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Lydia R. Diamond's Smart People Changes the Conversation About Race

Diamond delves into the state of our so-called "post-racial" America and explains how the election of President Obama forced her to "up her game" as she broaches these difficult topics.

Lydia R. Diamond has made a career of theatrically peeling back the layers of racial tensions in the United States. She made her Broadway playwriting debut in 2011 with her racially charged family drama Stick Fly, and now returns to Boston's Huntington Theatre Company, where Stick Fly began its life, to premiere Smart People, her latest crack at these complex social dynamics.

Set between September 2007 and January 2009 in Cambridge, Massachusetts, the play follows four Harvard intellectuals, each of whom wrestles with racial prejudice in his or her respective academic and social spheres. The central character is a white neuroscientist whose latest research implies the highly contentious thesis that racial prejudices may be genetically predetermined — a finding that leads to enormous professional consequences. Diamond spoke with TheaterMania about these sensitive social and political topics touched upon in her new play, the trajectory of which took a sharp yet "thrilling" turn after President Obama's "game-changing" election in the middle of her seven-year writing process.

Lydia R. Diamond is now premiering her new play, Smart People, directed by Peter DuBois and produced by Boston's Huntington Theatre Company, at the Calderwood Pavilion.
(courtesy of the Huntington Theatre Company)

How did you arrive at the title Smart People?
I started writing this play seven years ago and the title came to me in a flash because it's so what this thing is about. It's about self-identified or externally identified "smart people" and whatever that means. I'm not a big title person but I thought of this and I was excited.

Why did you decide to set Smart People at Harvard?
It just happens to be where I've lived for nine years. My husband taught at Harvard and I taught at Boston University. But also because it's a play about people who are, career-wise, functioning at the height of the country's celebration and validation of those careers. It made sense to write a play around how these various A-type personalities circle each other in ways that are complicated by that. It isn't really all about Harvard. It's so much more about the premise of what happens if a man — a protagonist who happens to be white — has this truth that is an ugly truth and how people respond to it.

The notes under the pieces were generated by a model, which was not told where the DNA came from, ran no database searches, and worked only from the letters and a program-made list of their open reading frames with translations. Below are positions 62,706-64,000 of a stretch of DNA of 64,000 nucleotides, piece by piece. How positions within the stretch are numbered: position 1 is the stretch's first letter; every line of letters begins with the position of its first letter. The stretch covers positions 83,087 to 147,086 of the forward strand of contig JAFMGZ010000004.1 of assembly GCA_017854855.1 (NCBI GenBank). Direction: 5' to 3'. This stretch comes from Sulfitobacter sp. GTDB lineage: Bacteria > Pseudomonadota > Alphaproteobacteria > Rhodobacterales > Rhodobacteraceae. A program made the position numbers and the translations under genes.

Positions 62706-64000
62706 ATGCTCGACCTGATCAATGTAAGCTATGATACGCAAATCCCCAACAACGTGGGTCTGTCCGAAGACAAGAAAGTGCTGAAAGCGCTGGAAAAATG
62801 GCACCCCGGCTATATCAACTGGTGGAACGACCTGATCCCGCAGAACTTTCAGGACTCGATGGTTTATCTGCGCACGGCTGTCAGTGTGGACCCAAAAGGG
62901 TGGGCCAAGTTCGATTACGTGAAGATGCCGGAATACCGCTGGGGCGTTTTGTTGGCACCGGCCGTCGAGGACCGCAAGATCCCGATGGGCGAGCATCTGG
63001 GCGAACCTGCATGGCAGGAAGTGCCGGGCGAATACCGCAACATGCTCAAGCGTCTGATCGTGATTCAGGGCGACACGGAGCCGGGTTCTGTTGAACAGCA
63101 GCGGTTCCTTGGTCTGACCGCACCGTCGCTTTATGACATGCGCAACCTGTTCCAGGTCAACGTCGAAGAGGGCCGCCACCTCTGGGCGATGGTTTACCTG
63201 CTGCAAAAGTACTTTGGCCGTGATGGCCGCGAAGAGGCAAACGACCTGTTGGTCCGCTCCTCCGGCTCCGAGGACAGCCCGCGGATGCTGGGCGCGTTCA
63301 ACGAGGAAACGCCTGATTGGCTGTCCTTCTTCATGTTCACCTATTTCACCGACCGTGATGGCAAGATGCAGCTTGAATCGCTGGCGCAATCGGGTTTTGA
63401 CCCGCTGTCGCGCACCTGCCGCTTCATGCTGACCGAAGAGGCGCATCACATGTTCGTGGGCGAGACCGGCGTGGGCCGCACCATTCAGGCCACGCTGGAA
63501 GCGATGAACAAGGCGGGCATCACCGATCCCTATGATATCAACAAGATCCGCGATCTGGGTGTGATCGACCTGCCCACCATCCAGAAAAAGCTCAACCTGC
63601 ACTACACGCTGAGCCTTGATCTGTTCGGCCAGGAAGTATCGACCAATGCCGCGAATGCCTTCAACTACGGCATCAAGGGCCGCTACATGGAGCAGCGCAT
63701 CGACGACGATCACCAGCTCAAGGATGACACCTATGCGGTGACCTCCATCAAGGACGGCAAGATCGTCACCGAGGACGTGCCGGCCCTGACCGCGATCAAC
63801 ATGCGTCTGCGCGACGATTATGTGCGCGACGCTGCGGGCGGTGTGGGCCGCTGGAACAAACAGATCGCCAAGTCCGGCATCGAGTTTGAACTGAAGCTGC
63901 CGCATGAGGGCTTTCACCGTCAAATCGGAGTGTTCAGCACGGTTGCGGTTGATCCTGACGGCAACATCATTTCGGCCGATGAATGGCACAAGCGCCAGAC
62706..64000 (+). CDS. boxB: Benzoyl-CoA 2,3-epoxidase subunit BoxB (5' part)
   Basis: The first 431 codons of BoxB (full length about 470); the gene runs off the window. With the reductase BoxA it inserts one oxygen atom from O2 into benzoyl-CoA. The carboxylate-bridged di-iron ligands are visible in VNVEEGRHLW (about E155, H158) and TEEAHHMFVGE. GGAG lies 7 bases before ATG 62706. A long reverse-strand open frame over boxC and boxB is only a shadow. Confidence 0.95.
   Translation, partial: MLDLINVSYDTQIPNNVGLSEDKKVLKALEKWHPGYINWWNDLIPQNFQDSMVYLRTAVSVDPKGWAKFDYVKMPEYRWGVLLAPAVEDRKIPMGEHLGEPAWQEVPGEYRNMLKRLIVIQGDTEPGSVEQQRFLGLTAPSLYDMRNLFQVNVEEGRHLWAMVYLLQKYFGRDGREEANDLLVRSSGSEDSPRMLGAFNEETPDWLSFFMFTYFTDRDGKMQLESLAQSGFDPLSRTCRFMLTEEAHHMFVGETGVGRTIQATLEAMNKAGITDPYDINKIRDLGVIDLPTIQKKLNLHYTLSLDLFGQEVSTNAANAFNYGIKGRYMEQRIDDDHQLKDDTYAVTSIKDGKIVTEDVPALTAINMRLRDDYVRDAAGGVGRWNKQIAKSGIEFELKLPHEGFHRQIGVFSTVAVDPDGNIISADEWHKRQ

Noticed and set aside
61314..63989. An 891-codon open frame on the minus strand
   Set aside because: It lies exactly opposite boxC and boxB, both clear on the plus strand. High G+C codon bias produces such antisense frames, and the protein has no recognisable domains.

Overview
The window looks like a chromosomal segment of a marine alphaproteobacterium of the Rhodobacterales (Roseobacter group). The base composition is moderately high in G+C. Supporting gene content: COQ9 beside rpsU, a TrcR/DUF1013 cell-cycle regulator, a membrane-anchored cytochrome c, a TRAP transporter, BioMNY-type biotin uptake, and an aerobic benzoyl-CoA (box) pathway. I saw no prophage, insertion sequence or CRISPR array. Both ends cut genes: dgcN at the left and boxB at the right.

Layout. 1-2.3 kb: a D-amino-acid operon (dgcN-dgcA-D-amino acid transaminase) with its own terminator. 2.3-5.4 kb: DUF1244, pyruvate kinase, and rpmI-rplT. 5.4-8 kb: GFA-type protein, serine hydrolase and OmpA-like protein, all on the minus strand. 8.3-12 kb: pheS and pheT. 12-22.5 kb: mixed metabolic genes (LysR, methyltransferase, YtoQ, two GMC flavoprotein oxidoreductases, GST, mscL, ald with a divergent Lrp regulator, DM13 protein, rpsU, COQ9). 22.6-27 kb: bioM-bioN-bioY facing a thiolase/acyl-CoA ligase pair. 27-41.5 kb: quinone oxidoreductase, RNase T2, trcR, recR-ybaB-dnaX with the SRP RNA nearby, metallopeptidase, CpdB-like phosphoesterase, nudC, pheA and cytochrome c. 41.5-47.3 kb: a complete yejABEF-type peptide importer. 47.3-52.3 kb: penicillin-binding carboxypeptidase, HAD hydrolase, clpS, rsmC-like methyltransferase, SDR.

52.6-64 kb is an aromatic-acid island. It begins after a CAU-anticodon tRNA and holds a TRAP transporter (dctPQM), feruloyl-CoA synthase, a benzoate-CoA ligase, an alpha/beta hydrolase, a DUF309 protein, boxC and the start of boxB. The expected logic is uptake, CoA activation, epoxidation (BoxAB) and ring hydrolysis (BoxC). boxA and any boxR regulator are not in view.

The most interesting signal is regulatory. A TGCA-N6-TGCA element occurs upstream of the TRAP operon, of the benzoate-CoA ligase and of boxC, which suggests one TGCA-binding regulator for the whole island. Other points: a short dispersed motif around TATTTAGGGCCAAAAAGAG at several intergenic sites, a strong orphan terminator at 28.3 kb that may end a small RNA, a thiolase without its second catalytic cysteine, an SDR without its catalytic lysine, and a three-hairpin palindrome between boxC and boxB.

What inspired the play's controversial subject matter?
My husband read an article by a woman named Susan Fiske called Dehumanizing the Lowest of the Low. It is not based on her study, but it's vaguely inspired by that kind of work. What the study introduced to me was this idea that there were these newer scientists studying race through brain imaging. Her study was looking at how brains registered indigents, which turned out to be not at all. The brain wasn't lighting up scary, it wasn't lighting up pity, it was just not seeing them, and I thought that was huge. My work has always been about the intersection of race and class and sexuality and it seemed really rife with those themes in terms of how I could extrapolate from there.

How do Boston audiences respond to the racial issues you incorporate into your plays?
With my work, I'm always a little intimidated by what that might be and how things will land because this is a really hard thing for us to talk about, which is why I find it fascinating to write about. [Stick Fly] was so beautifully received, so it seems that Boston is very receptive and happy to have these difficult conversations. This play is interesting because it will ask of the audience and of me as an artist to up our game around how we receive it and how we hear it and how we push past feeling implicated.

You've said that you felt yourself beginning to "shy away" from these racial conversations in your plays. What do you mean by that?
It wasn't so much shying away as just not owning it. I had for so long talked comfortably about my work being about the human condition and family and love and people finding themselves and that is all true. Then Obama got elected and people started throwing around the word post-racial and I felt that we had to up our game around how we talked about race. It became a much more nuanced conversation and I decided to own it. [Smart People is] not a play with an agenda. It is a play about how people and their hearts and their desires bump up against one another, but it's also very much an examination of where we are right now in our conversation. And it's always shocking that we still struggle — even with the term post-racial [implying the question] is race even an issue in America?

Was it important to you from the beginning that the play be centered around Obama's election?
No, what happened was I was being a slow writer and then Obama got elected. It asked us all to be more sophisticated about the way we thought about race. I was needing to equip myself with a different set of tools around which I engaged us in that conversation. It only helped the play ultimately but it certainly was a game-changer during the course of writing it, because the game changed. For a second it was overwhelming, but then it was just thrilling.